Domestically, economic activities are disrupted across the country as more professional associations continually stage protests against the junta. The country is currently experiencing a severe cash shortage as banks, and most cash machines remain closed. A report shows that 90% of bankers were partaking in the civil disobedience campaign.

Apart from the human and economic costs associated with the coup, the identity of the country is also at stake. Within its six decades of independence, Sudan had witnessed various types of leaderships, including hard-line Islamist sects, informal and formal armed forces, armed militias, and political parties – claiming to represent the will of the people.

Though the military claimed the coup was necessary to prevent a civil war and promised to hand over to an elected civilian government in 2023, there are concerns that the coup could threaten the transition to democracy. Therefore, the longer the junta presides over the country, the more the questions regarding Sudan’s identity lingers.

In addition, the coup threatens the hard-won journey to democratic transition in Sudan. The military has dissolved the transitional government and declared a state of emergency. This could be an indication that Sudan is far from being free from the grip of dictatorship. Looking at the military’s use of force against protesters in recent demonstrations, it is hard to foresee a semblance of civility or respect of human rights in its leadership, considering the antecedents of its two highest-ranking members.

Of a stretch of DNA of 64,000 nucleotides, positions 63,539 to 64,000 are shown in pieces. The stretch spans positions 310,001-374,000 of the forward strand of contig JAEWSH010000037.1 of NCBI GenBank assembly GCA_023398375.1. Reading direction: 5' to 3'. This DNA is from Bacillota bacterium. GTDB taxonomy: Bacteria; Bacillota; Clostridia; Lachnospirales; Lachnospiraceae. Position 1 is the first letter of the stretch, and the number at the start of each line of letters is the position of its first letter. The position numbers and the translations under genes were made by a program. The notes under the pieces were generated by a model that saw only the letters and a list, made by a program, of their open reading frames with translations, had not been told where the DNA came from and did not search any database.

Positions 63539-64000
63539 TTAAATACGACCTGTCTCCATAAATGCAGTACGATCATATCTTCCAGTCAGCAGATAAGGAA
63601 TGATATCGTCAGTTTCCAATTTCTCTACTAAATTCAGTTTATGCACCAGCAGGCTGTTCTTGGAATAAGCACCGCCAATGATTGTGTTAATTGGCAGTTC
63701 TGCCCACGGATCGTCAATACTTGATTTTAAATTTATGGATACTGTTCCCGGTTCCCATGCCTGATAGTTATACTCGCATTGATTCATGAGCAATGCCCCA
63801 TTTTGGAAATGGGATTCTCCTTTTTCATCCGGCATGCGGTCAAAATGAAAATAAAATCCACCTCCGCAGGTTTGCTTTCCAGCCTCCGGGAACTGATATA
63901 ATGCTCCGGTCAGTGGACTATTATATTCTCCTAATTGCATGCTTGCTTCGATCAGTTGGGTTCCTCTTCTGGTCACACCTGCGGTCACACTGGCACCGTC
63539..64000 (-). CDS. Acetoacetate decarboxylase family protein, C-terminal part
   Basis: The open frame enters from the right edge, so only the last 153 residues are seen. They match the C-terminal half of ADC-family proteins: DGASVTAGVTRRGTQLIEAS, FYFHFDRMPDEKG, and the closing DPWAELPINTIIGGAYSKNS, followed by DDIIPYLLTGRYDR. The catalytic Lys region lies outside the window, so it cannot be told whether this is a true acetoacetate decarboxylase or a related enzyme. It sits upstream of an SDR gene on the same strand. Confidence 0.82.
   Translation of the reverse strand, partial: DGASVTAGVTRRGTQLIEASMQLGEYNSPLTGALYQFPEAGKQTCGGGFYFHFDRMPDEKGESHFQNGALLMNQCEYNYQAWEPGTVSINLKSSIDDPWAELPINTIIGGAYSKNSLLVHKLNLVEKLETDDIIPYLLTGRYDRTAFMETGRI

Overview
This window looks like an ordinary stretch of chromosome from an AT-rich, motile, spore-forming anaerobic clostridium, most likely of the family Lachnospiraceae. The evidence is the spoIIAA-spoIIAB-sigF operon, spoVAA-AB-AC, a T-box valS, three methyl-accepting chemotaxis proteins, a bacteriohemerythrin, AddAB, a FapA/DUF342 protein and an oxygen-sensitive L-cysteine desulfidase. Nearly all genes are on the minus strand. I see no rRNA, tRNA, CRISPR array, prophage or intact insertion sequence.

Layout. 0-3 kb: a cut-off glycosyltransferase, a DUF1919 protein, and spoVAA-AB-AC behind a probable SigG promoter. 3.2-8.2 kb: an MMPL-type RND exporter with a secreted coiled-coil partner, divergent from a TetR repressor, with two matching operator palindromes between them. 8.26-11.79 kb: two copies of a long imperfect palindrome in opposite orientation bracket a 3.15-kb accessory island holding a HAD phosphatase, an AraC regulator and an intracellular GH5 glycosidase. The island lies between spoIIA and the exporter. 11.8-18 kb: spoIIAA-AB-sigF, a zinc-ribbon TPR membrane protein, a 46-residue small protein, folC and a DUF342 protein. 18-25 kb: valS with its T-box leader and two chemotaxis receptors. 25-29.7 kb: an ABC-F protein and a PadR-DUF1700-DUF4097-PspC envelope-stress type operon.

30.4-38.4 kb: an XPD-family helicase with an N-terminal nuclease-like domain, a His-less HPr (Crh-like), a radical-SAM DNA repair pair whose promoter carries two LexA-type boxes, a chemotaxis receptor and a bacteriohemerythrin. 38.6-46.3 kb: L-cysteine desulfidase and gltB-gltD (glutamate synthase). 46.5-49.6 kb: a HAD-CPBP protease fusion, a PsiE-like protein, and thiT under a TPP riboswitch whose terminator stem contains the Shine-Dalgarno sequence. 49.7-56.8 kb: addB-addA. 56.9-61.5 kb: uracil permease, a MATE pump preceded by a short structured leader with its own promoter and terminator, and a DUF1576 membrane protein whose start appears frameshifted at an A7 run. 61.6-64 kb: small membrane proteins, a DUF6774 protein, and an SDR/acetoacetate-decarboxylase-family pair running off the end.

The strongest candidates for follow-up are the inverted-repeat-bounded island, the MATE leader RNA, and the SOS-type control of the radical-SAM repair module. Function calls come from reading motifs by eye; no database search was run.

In 2019, Al-Burhan was accused of being the architect behind the genocide in Darfur. He was quoted to have called himself “the Lord of the people of Darfur and authorised to kill them when, as, and how he wants.”

Similarly, the Rapid Support Forces leader Mohamed Hamdan Hemedti, who alongside al-Burhan anchored the military faction, was a leading figure in the scorched earth campaign in Khartoum’s June 2019 massacre. With these two individuals at the helm, the question remains whether Sudan will experience democracy anytime soon.

Regionally, the coup’s wider impact could tell on other sub-Saharan African countries. Between August 2020 and October 2021, there had been four military takeovers in the region.

A study shows that between 1956 and 2001, there were 80 successful coups and 108 failed coup attempts in sub-Saharan Africa, representing an average of four in a year. However, the past two decades witnessed a significant reduction in coups as more countries embrace democracy.

Unfortunately, this milestone in democratic rules is now being threatened by the occurrences of military takeovers across the region. The recent string of coups occurred in Mali in August 2020 and May 2021, Chad in April 2021, Guinea in September 2021, and Sudan in October 2021.

If this pattern is sustained, more militaries from other African countries may want to continue experimenting with it as a viable means to rise to power. This could lead to devastating instability, given the already persistent armed conflicts across the region. The coup could also escalate the refugee crisis, particularly for the displaced persons fleeing Tigray’s crisis, as well as communities in the Sahel and on Europe’s borders, as the exodus from the country could increase.



Olusegun Akinfenwa is a political correspondent for Birmingham Immigration Lawyer, a law firm based in the United Kingdom and offering immigration services globally, including Irish Immigration and Citizenship application guidance.